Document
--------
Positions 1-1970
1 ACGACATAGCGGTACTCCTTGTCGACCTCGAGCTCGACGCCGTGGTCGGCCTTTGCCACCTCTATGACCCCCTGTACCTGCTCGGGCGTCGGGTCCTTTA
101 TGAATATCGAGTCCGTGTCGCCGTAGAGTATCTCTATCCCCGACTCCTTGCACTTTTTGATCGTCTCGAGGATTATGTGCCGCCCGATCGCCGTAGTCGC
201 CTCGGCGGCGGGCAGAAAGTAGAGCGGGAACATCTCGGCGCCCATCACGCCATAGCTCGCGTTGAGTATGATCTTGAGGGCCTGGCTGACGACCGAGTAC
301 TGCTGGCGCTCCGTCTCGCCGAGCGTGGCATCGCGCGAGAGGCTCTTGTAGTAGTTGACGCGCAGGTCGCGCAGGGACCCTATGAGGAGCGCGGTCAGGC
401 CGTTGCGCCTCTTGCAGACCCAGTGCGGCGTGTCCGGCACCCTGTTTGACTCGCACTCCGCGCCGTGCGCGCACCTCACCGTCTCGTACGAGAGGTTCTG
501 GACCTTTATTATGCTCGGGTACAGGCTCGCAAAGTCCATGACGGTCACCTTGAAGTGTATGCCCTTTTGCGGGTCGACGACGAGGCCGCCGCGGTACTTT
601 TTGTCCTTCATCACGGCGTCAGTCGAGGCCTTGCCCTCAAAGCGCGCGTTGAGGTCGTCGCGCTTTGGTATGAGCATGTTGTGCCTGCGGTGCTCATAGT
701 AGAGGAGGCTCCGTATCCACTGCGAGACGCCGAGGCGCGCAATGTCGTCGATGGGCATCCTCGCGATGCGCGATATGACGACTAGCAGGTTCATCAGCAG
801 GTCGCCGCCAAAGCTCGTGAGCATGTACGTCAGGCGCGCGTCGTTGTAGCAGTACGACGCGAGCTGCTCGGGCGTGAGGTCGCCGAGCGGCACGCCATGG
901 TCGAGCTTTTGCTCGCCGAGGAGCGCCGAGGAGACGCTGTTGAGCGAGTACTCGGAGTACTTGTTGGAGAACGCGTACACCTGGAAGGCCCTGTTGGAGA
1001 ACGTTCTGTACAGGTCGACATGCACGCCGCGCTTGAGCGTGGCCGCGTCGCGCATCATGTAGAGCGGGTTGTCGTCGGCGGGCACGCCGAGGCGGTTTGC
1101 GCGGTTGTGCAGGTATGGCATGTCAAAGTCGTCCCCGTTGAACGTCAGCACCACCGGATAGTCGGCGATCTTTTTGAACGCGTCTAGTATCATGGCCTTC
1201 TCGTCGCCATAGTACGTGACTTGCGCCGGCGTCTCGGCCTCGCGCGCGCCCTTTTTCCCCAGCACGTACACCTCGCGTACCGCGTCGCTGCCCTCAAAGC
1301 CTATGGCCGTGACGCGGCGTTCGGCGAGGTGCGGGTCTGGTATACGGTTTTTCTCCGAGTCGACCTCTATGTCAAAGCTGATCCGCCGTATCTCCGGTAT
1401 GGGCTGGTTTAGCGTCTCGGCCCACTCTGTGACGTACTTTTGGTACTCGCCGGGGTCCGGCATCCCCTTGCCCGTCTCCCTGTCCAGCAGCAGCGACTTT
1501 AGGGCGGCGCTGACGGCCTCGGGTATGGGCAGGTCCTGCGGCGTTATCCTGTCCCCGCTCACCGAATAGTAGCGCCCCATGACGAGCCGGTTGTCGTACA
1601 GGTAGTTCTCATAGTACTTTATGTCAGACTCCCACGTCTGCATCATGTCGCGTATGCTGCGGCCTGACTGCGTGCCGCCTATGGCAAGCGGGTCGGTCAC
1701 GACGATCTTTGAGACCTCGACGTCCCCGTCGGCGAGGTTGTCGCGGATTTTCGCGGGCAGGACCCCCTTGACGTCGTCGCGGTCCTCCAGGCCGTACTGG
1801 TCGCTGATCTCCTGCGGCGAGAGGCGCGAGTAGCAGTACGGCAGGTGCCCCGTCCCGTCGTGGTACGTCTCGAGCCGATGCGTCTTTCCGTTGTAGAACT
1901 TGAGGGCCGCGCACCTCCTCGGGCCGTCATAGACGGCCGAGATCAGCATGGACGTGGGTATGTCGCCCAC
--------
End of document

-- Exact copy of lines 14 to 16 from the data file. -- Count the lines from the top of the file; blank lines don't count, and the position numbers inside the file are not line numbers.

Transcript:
1201 TCGTCGCCATAGTACGTGACTTGCGCCGGCGTCTCGGCCTCGCGCGCGCCCTTTTTCCCCAGCACGTACACCTCGCGTACCGCGTCGCTGCCCTCAAAGC
1301 CTATGGCCGTGACGCGGCGTTCGGCGAGGTGCGGGTCTGGTATACGGTTTTTCTCCGAGTCGACCTCTATGTCAAAGCTGATCCGCCGTATCTCCGGTAT
1401 GGGCTGGTTTAGCGTCTCGGCCCACTCTGTGACGTACTTTTGGTACTCGCCGGGGTCCGGCATCCCCTTGCCCGTCTCCCTGTCCAGCAGCAGCGACTTT